The question of recognising the Armenian genocide has become the subject of recent high level diplomatic conflict between France and Turkey. France Has made it a crime for anyone to deny that the Armenian genocide took place, something which modern secular Turkey continues to do so officially. For its part Turkey has accused France of having committed genocide on the natives in its colonisation of Algeria. There is once again a deep poignancy to all this. It was to France that Atatürk had turned in his efforts to make Turkey a secular, modern and civilised nation. The French Revolution was his model and he prided himself on being a product of the Enlightenment. But just as France had suppressed diversity in the ideal of creating a common citizenship so too did a secular Turkey impose a homogenous ethnic identity on what remained of the previous Ottoman Empire. Kurds were denied the very right to be Kurdish and were pejoratively termed ‘Mountain Turks’. Was this so different from Algerian schoolchildren reading history books which began with “Our ancestors the Gauls”? Now when the Arab revolutions broke throughout 2011 there was optimistic yet naïve talk that the new governments would steer their states towards the much vaunted Turkish model which apparently emphasised secularism and democracy. To say that this was clutching at straws is an understatement. In any case it is apparent now that the new states will have strict Salafi style governments to replace the pro-western despotisms which by contrast may indeed have been ‘Salafist’ but were anything but moderate and secular. Just as the National Party in South Africa did not actually invent apartheid in 1948, but merely codified the racial segregation and discrimination against non-whites which had been practised and even extended by the ‘liberal’ government of Jan Smuts into a statist ideological framework, the Salafi regimes already have had much of their work done for them by dictators such as Mubarak under whom official discrimination against minorities and rampant anti-Semitism was rife. Calling the Salafi parties moderate will not change this reality one iota.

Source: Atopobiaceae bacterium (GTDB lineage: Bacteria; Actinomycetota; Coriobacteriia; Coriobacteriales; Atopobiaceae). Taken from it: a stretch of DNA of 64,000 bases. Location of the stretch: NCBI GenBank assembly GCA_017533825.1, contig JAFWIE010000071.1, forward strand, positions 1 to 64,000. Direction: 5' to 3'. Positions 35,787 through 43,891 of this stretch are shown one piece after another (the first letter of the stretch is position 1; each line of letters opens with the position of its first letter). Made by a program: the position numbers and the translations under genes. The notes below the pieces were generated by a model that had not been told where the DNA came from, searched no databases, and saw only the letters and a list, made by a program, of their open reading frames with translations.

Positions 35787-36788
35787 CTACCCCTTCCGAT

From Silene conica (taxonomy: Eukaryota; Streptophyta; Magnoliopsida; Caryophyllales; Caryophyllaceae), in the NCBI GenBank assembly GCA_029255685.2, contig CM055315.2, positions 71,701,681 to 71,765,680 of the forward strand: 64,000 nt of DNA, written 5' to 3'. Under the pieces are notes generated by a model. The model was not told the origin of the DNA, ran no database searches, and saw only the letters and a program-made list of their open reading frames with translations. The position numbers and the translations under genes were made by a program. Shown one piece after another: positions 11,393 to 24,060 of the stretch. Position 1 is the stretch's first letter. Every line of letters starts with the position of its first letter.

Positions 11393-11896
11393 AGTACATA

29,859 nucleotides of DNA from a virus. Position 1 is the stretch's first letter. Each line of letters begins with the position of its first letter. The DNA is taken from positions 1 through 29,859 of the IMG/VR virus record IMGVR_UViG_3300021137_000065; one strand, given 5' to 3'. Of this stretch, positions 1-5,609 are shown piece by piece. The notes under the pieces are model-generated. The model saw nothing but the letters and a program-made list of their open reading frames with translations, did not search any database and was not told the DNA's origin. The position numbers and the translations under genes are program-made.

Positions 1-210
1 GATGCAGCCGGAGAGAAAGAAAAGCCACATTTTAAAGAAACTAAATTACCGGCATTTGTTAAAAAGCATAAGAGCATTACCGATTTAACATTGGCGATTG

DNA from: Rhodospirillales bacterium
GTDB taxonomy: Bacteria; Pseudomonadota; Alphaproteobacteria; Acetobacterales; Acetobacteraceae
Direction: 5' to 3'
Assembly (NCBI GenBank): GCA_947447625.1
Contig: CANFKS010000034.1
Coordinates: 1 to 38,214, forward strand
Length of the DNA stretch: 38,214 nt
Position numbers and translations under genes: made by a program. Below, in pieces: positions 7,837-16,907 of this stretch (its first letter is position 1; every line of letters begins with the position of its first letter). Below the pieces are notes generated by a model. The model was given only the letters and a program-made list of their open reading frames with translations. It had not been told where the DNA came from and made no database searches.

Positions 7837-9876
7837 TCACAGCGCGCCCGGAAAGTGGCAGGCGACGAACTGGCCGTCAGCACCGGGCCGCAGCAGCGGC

To return to the relevance of Turkey how actually secular was it? Atatürk salvaged the remnants of the Ottoman state in order to build modern Turkey and in doing so united all Muslims against the Christian enemy. The sultan had actively used pan-Islamic sentiment to court Kurdish support in the First World War and in the genocide against Armenians and Assyrians. Kurdish chieftans had seized Armenian land after the deportations and genocide of 1915 and were easily persuaded by Turkish nationalists to join with them as fellow Muslims in a common resistance to wiping out the Armenians. In May 1919 the Grand Vizier Ferit Pasha sent Mustafa Kemal to Kurdistan where he appealed to the population using the self-styled title “saviour of Kurdistan”. He championed the cause of the Khilafat in his appeal to Islamic sentiment to expel the kuffar from sacred Muslim land in which he stressed the Ottoman fraternity that bound Kurds and Turks together. Appeal to the Turkish nation was not even on his lips here or in the Erzurman Congress of July and August 1919. Turkish officers commanded Kurdish soldiers in order to defeat the armies of Christian Georgia. These same largely Kurdish armies helped liberate Anatolia for the Turks against the imperialist aspirations of Greece. But as the war progressed Kurdish aspirations were crushed. On 1 November 1922 Kemal declared that the new Turkish state had been created. The Treaty of Lausanne of 24 June 1923 carved up Kurdistan and established the borders of modern Turkey. Kurds were said to be equal partners with Turks in this new state.